Patients want radiologists reading their exams

2016 02 04 12 18 38 702 Doctor Xray 200

Despite suggestions that other medical professionals should be able to order and interpret imaging exams, patients would prefer that radiologists interpret their studies, according to research published in the October issue of the American Journal of Roentgenology.

A survey of nearly 2,000 patients found that they were much more comfortable with radiologists as image interpreters, at levels significantly higher than their comfort with nonradiologist interpreters, according to a group led by Dr. Jason Domina of the University of Michigan.

Dr. Jason Domina of the University of Michigan.Dr. Jason Domina of the University of Michigan.

"Radiologists are an integral part of patient care, and imaging is not a commodity that can be turned over to untrained medical providers," he told

Survey says

Domina and colleagues wanted to evaluate patient understanding of radiology and radiologists, as well as assess patient interest in direct consultation with a radiologist. To do so, the group conducted a survey that included 1,976 adult radiology outpatients at both an academic setting and a community hospital. Patients completed an initial survey and then received educational material and a follow-up survey (AJR, October 2016, Vol. 207:4, pp. 811-819).

The survey results showed a lack of understanding among patients about which exams include ionizing radiation, as well as the amount of training required to become a radiologist, the researchers found.

Regarding which exams include radiation, the survey showed the following:

  • 10% of patients incorrectly identified ultrasound as having radiation.
  • 45% incorrectly identified MRI as having radiation.
  • 87% correctly identified radiography as using radiation.
  • 63% correctly identified CT as using radiation.
  • 62% correctly identified nuclear medicine exams as using radiation.

"There is significant room for patient education regarding this topic," the team noted. "Improvements [in patient understanding] can be as simple as providing a modality-based informational handout that provides a basic description of each examination and each method of image generation at the time of patient check-in."

In addition, patients significantly underestimated the length of training required to become a radiologist, Domina told

"The majority of survey respondents thought that radiologists either only needed a college degree or college and medical school degrees," he said. "But today's radiologists typically have at least 14 years of post-high school training. You can't substitute for that kind of experience."

Despite underestimating how much training radiologists needed, the majority of patients (73%) said they would be most comfortable with a radiologist reading their exam images, and this percentage increased to 81% after the respondents received educational material, the researchers found. Patients' comfort level with a nurse or physician assistant reading their images rather than a radiologist was low, both before and after receiving the educational materials.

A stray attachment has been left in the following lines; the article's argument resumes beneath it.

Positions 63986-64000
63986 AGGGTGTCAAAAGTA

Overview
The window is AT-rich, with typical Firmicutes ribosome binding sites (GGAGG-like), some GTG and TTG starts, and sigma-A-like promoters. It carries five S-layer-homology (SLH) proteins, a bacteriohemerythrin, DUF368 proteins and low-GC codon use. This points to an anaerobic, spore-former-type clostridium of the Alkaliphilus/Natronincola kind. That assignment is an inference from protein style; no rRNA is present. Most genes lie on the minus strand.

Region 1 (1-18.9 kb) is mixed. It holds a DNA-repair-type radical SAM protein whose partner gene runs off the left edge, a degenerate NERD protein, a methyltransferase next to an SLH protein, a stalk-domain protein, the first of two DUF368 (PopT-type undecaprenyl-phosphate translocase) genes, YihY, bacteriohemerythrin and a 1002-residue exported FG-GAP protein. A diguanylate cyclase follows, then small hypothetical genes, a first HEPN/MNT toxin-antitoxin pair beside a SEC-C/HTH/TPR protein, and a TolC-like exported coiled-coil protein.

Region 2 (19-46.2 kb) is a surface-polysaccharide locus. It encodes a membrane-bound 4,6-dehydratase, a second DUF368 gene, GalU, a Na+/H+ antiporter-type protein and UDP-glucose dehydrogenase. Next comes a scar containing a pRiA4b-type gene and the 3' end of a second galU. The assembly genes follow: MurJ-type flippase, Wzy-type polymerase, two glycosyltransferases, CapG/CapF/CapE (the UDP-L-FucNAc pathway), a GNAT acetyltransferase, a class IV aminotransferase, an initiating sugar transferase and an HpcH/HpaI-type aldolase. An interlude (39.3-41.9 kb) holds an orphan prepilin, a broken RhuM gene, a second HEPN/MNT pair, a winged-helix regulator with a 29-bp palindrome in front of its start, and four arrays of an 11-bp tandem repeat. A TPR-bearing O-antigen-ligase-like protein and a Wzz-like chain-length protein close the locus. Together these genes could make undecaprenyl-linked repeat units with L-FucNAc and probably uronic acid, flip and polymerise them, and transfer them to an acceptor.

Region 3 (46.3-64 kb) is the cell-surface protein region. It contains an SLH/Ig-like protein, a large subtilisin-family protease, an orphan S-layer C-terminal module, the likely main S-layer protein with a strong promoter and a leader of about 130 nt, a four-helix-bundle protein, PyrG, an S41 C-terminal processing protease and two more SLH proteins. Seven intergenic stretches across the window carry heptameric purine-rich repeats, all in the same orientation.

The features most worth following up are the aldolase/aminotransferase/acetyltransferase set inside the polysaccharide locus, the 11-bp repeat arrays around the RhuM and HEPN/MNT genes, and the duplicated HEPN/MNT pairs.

Finally, 84% of the survey respondents expressed interest in meeting with a radiologist to discuss their test results. Of these, 43% said they weren't willing to pay for this service, 37% were willing to pay $10 to $30, and 20% were willing to pay $40 or more.

Face time

The current emphasis from professional organizations such as the American College of Radiology (ACR) is on radiologists providing "added value" to their services by making themselves more directly available to patients. Some imaging modalities may lend themselves to this kind of patient interaction, but some don't.

In any case, it's time for radiologists to get creative, perhaps by exploring the concept of a radiology consultation service, according to Domina and colleagues.

"Patient-radiologist interaction is not a new concept; in fact, a survey performed more than 20 years ago found that most patients desired to learn from the radiologist the result of their imaging examination at the time of the procedure," they wrote. "Because both patients and radiologists have an increasing desire to enhance their interaction, the [concept of the] radiology consultation service ... is gaining traction."

A consultation service could generate revenue -- or at least be revenue-neutral, the group concluded.

"Fortunately, patients are interested in meeting us, and a radiology consultation service could be financially feasible for a subset of this population," the authors wrote.

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